3. Segment information

The Group has one principal business activity being oil and gas exploration and production. The Group's operations are located in South East Asia and Africa (the Group's operating segments) and form the basis on which the Group reports its segment information. There are no inter-segment sales.

 

 

 

 

 

 

 

 

 

 

 

 

 

2017

 

 

 

 

 

 

 

SE Asia

Africa 2

 

Unallocated

 

Group

 

 

 

 

 

 

 

$ million

$ million

 

$ million

 

$ million

Oil and gas sales

 

 

156.2

-

 

-

 

156.2

Depreciation, depletion and amortisation

 

 

56.5

-

 

0.3

 

56.8

Exploration expense (see note 6)

 

 

-

152.3

 

-

 

152.3

Profit (loss) before tax 1

 

 

39.9

(152.3)

 

(17.2)

 

(129.6)

Tax charge (see Note 4)

 

 

27.7

-

 

-

 

27.7

 

 

 

 

 

 

 

 

 

 

 

 

 

 

 

 

 

 

 

 

 

 

 

 

 

 

 

 

(Restated)

 

 

 

 

 

 

 

 

 

 

 

 

2016

 

 

 

 

 

 

 

SE Asia

Africa 2

 

Unallocated

 

Group

 

 

 

 

 

 

 

$ million

$ million

 

$ million

 

$ million

Oil and gas sales

 

 

              154.6

                       -  

 

                    -  

 

             154.6

Depreciation, depletion and amortisation

 

 

              64.7

                       -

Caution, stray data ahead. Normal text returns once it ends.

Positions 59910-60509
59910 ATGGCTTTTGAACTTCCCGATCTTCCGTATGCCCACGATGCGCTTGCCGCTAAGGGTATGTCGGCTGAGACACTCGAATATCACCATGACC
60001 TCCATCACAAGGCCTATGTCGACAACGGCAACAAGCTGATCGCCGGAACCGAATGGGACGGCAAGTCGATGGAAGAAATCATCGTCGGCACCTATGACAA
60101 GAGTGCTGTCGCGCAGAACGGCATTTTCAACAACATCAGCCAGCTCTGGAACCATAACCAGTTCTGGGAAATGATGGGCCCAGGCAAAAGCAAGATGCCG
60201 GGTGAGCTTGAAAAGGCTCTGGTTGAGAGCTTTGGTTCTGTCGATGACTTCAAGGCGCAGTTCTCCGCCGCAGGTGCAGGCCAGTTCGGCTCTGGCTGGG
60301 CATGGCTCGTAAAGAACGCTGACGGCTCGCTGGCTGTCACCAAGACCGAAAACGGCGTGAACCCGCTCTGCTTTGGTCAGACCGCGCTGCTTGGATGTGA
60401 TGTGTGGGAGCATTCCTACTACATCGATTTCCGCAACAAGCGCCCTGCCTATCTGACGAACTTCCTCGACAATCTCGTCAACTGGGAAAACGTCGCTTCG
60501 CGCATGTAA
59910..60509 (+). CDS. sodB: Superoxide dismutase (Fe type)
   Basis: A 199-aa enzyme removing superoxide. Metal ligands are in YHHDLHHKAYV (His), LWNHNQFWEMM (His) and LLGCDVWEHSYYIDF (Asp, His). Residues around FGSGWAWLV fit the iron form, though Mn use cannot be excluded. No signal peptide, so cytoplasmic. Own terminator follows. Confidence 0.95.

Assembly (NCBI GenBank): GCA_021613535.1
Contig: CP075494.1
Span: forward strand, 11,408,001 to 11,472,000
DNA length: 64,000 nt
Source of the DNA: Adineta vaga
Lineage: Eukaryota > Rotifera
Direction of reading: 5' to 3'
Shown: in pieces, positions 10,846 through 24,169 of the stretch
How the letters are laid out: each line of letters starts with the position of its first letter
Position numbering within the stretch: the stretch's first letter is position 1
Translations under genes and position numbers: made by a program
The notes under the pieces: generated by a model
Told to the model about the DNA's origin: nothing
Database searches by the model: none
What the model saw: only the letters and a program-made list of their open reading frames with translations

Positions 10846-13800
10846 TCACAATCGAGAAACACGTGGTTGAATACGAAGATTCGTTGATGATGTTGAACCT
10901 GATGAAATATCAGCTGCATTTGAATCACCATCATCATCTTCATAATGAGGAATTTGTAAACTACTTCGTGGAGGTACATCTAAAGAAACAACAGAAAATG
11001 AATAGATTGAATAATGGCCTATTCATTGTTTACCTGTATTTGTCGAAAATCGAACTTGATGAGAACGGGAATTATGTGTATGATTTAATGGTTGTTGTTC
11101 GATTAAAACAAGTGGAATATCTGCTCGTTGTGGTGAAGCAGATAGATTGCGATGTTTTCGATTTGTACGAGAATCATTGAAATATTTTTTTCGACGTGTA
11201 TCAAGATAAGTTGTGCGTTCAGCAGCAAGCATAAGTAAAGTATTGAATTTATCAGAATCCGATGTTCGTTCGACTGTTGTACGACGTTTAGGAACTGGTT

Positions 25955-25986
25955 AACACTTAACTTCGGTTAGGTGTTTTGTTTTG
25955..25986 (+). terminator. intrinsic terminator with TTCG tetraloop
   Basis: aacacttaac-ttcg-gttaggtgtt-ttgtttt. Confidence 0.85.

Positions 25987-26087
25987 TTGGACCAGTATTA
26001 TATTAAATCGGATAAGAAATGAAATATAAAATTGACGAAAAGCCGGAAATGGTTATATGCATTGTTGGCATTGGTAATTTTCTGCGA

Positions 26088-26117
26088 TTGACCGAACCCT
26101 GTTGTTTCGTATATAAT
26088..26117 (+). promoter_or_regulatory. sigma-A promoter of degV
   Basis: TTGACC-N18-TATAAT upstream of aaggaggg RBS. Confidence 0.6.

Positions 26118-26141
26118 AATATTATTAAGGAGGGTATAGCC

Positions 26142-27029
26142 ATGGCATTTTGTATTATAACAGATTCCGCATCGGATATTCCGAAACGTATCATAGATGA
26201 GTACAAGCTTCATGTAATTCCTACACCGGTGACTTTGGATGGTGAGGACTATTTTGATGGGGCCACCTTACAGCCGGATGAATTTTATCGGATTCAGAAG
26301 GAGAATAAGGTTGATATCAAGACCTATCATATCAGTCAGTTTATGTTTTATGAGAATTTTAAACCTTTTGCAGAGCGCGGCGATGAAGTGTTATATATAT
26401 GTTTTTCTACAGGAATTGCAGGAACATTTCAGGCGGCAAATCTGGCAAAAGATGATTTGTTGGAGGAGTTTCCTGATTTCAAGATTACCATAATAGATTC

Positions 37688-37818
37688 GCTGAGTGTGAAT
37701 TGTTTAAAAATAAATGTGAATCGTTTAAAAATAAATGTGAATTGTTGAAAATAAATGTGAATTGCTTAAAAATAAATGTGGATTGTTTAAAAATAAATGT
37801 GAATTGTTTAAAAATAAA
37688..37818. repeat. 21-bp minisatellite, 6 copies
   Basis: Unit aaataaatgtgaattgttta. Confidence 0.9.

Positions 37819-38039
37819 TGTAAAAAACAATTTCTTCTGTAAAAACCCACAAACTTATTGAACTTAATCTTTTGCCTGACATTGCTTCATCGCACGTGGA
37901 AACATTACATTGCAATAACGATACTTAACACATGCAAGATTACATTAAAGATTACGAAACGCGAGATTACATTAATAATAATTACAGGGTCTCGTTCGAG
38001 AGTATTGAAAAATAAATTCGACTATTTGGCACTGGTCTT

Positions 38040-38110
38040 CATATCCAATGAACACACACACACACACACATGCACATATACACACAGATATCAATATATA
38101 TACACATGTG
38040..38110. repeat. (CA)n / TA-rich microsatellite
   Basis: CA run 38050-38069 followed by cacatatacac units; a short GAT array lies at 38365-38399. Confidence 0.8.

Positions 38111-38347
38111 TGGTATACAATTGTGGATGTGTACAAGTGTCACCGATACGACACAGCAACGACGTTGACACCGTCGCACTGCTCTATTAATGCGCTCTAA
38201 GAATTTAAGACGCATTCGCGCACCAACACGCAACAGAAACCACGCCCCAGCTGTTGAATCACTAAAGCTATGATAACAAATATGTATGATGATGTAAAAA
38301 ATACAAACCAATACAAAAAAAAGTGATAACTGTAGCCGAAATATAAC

0.2

 

               64.9

Exploration write back

-

(2.2)

 

-

 

(2.2)

Profit (loss) before tax 1

 

 

           32.9

1.7

 

(12.7)

 

            21.9

Tax charge

 

 

 

            25.9

                       -  

 

             0.2

 

            26.1

 

 

 

 

 

 

 

 

 

 

 

 

 

1 Unallocated amounts included in profit before tax comprise corporate costs not attributable to an operating segment, investment revenue, other gains and losses and finance costs.

 

 

 

 

 

 

 

 

 

 

 

 

 

2 In December 2017, an impairment indicator of IFRS 6 was triggered following the Group's announcement that no substantive expenditure for the Africa assets is either budgeted or planned in the near future. The remaining costs capitalised associated with exploration areas in Africa of $152.3m was fully impaired in the income statement (see Note 6).

 

 

 

 

 

 

 

 

 

 

 

 

 

Included in revenues arising from South East Asia are revenues of $102.9m and $21.1m which arose from the Group's two largest customers who contributed more than 10% to the Group's oil and gas revenue (2016: $115.1m and $34.1m from the Group's two largest customers).

 

 

 

 

 

 

 

 

 

 

 

 

 

 

Geographical information

 

 

 

 

 

 

 

 

The Group's oil and gas revenue and non-current assets (excluding other receivables) by geographical location are separately detailed below where they exceed 10% of total revenue or non-current assets, respectively:

 

 

 

 

 

 

 

 

 

 

 

 

 

Revenue

 

 

 

 

 

 

 

 

 

 

All of the Group's oil and gas revenue is derived from foreign countries.  The Group's oil and gas revenue by geographical location is determined by reference to the final destination of oil or gas sold.

 

 

 

 

 

 

 

 

 

 

2017

 

2016

 

 

 

 

 

 

 

 

 

 

 $ million

 

 $ million

Vietnam

 

 

 

 

 

105.7

 

117.2

Thailand

 

 

 

 

 

36.3

 

-

China

 

 

 

 

 

3.3

 

33.4

Other

 

 

 

 

 

10.9

 

4.0

 

 

 

 

 

 

 

 

 

 

156.2

 

154.6

 

 

 

 

 

 

 

 

 

 

 

 

 

 

 

 

Non-current assets

 

 

 

 

 

 

 

(Restated)

 

 

 

 

 

 

 

 

 

 

2017

 

2016

 

 

 

 

 

 

 

 

 

 

 $ million

 

 $ million

United Kingdom

 

 

 

 

 

 

0.4

 

0.6

Vietnam

 

 

 

 

 

 

 

509.3